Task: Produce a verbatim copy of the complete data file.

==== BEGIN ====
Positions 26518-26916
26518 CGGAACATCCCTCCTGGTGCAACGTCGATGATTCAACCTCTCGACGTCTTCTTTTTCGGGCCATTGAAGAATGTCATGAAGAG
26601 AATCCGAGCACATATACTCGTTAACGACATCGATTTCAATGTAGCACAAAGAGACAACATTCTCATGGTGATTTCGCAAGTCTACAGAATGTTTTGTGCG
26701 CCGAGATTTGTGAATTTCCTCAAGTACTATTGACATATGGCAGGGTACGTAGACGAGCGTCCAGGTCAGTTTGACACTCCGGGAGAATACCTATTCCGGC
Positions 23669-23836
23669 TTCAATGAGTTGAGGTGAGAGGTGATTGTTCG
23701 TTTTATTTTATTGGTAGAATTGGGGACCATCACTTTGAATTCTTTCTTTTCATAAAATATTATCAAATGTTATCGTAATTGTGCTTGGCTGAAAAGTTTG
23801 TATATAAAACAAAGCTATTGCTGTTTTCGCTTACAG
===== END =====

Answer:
Positions 26518-26916
26518 CGGAACATCCCTCCTGGTGCAACGTCGATGATTCAACCTCTCGACGTCTTCTTTTTCGGGCCATTGAAGAATGTCATGAAGAG
26601 AATCCGAGCACATATACTCGTTAACGACATCGATTTCAATGTAGCACAAAGAGACAACATTCTCATGGTGATTTCGCAAGTCTACAGAATGTTTTGTGCG
26701 CCGAGATTTGTGAATTTCCTCAAGTACTATTGACATATGGCAGGGTACGTAGACGAGCGTCCAGGTCAGTTTGACACTCCGGGAGAATACCTATTCCGGC
Positions 23669-23836
23669 TTCAATGAGTTGAGGTGAGAGGTGATTGTTCG
23701 TTTTATTTTATTGGTAGAATTGGGGACCATCACTTTGAATTCTTTCTTTTCATAAAATATTATCAAATGTTATCGTAATTGTGCTTGGCTGAAAAGTTTG
23801 TATATAAAACAAAGCTATTGCTGTTTTCGCTTACAG